The Fever Code – Book Review


Title: The Fever Code
Author: James Dashner
Paperback: 304 pages
Published: 27 September 2016
My Rating: 3.5/5 stars

Summary (Goodreads): Once there was a world’s end.
The forests burned, the lakes and rivers dried up, and the oceans swelled.
Then came a plague, and fever spread across the globe. Families died, violence reigned, and man killed man.
Next came WICKED, who were looking for an answer. And then they found the perfect boy.
The boy’s name was Thomas, and Thomas built a maze.
Now there are secrets.
There are lies.
And there are loyalties history could never have foreseen.
This is the story of that boy, Thomas, and how he built a maze that only he could tear down.
All will be revealed.

This review will contain spoilers. Continue at your own risk!

I found it really hard to put a rating on this book. It could easily jump up to 4 or slide right down to 2.5 for different things, so I’ll go somewhere in the middle.

We’ll start off with the good: This book made me actually like the main character. Throughout The Maze Runner and The Scorch Trials, I didn’t really care much for Thomas, and by the end of The Death Cure I actually didn’t like him. But this book somehow managed to change all of that around, so there’s that.

The best thing this book has going for it is the characters. Thomas was likeable, Teresa was as unpredictable as ever (I wanted to punch her after reading the epilogue) and Newt, Minho and Alby were all around. Also Chuck! It was so nice to see Chuck in this book, I was slightly afraid he’d be skipped over a bit.

We were also introduced to Dr Paige properly, who seems to be morally grey. She desperately wants to find a cure, yes – but she dupes her ‘favourite’ test subject to do it. Hmm.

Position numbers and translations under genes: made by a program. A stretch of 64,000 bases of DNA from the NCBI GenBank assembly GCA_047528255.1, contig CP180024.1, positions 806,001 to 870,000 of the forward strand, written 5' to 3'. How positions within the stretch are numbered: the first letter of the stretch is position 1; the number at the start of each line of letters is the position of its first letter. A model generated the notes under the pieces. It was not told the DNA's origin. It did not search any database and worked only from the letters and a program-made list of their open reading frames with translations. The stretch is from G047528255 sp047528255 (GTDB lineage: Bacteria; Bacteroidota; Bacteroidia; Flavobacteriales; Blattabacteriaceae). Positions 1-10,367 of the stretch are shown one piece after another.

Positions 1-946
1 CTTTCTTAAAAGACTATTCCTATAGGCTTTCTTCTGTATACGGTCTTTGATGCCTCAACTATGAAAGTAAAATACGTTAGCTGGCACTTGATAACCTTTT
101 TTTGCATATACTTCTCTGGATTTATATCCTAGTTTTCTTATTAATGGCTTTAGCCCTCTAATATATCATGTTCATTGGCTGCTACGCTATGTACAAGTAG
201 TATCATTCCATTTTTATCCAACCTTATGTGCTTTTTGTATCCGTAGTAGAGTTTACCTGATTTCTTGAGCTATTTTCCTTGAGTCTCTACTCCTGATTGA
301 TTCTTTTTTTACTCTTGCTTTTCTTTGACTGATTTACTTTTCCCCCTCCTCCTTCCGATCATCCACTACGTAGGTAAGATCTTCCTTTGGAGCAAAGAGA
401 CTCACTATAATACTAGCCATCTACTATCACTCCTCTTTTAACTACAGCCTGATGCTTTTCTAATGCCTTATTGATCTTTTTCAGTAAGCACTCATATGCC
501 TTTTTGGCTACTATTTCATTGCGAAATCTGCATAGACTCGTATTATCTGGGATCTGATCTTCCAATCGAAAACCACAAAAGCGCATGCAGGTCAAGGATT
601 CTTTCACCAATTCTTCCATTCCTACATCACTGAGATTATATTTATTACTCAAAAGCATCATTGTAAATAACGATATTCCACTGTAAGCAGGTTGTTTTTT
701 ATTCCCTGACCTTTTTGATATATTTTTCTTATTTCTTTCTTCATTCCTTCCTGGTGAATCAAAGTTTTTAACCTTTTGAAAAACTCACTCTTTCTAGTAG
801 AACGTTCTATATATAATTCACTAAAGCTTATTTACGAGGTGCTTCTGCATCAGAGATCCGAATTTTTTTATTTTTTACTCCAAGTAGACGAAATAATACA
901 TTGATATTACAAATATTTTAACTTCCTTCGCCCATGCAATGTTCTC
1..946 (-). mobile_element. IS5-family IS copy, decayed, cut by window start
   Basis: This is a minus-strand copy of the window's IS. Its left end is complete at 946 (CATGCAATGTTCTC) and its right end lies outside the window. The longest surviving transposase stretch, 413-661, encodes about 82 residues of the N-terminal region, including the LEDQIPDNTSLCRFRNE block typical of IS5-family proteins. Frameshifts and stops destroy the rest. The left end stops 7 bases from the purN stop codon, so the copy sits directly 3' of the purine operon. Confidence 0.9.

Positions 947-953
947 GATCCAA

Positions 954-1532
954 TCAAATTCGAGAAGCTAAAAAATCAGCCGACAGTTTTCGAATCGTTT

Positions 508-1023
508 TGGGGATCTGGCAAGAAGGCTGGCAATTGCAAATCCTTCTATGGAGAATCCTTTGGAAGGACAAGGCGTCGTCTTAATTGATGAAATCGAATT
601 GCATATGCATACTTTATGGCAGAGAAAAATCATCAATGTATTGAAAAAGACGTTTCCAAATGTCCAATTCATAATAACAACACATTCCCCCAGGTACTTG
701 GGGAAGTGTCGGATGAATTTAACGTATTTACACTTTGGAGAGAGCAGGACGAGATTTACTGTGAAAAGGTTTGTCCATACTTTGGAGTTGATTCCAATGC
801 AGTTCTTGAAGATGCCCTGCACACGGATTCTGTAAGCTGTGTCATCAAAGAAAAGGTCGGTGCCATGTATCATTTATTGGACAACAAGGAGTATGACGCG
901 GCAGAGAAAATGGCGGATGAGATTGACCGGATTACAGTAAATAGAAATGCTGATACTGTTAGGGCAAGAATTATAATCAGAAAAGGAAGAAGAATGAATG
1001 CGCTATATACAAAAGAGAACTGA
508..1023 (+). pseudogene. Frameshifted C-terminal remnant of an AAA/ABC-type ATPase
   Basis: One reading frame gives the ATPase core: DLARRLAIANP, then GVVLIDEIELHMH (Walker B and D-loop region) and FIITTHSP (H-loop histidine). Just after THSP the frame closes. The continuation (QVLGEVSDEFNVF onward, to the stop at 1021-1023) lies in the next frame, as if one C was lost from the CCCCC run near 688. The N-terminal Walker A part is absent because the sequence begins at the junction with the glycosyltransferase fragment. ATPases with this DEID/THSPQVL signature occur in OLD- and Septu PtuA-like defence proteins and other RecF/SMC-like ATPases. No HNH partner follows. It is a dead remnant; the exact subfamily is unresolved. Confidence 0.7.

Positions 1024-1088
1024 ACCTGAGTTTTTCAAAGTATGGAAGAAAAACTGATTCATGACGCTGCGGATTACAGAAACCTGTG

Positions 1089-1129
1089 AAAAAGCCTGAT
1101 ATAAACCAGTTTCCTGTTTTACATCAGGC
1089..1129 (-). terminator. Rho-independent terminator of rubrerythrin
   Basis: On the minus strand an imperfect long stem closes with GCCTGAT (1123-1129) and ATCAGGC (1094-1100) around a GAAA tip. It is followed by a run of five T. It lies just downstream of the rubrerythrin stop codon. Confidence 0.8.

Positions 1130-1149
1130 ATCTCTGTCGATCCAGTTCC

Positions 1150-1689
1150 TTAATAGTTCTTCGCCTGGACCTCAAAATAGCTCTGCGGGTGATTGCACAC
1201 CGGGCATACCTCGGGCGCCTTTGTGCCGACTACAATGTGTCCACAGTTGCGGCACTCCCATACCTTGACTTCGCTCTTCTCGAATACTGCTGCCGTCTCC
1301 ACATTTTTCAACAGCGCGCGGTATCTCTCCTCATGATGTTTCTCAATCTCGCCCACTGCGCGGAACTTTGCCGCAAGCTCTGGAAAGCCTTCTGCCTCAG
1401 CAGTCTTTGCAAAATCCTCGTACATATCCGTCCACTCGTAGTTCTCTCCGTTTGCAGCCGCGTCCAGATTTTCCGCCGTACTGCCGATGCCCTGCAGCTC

She also infects and ensures the death of anyone standing in her way of becoming Chancellor of WICKED, which isn’t the actions of a person with morals.

Unfortunately, there was very little storyline. Don’t get me wrong, it answered questions and bridged the gap between The Kill Order and The Maze Runner but that was about it. If you’re planning on reading this book, you would have to read the others to get some sort of understanding of it.

Also, there are some pretty heavy scenes in this books. Within a few pages, Thomas is being tortured at the age of 5 to take his new name, so WICKED must be pretty messed up from the start.

Then, when they are about 10, it’s Minho’s turn, and let me tell you, that scene is horrifying. It’s implied that the poor kid has to go through what we are shown through Thomas’s eyes four times. No wonder he’s pretty much broken after that.

It’s also implied that Thomas suffers some kind of depression on and off throughout the book, which is possibly one of the most realistic things about it. He’s pretty much kept in solitary confinement as a kid, and as he gets older he’s forced to go behind his friends backs. Not the best lifestyle to give someone who is still growing up, but that’s kind of the point of the book, I guess.

There’s a suicide attempt within the book too, but it is one we knew about from The Death Cure anyway. Just something to bear in mind if the reader is particularly triggered.

It’s hard to pin ages on the kids as they grow up – at the beginning they’re about 5-6 and at the end they’re about 15-16, which means they were 13-14 when they were put in the maze.

In all, it’s a decent filler book, and I did enjoy it because of the characters – however I still have questions. (Granted, they’re mostly things like What’s Newt’s real name? But still.)

Anyone else read this and want to share their thoughts?

Holly xx


One thought on “The Fever Code – Book Review

  1. Pingback: Reading Jar 2016! | *May Contain Spoilers*

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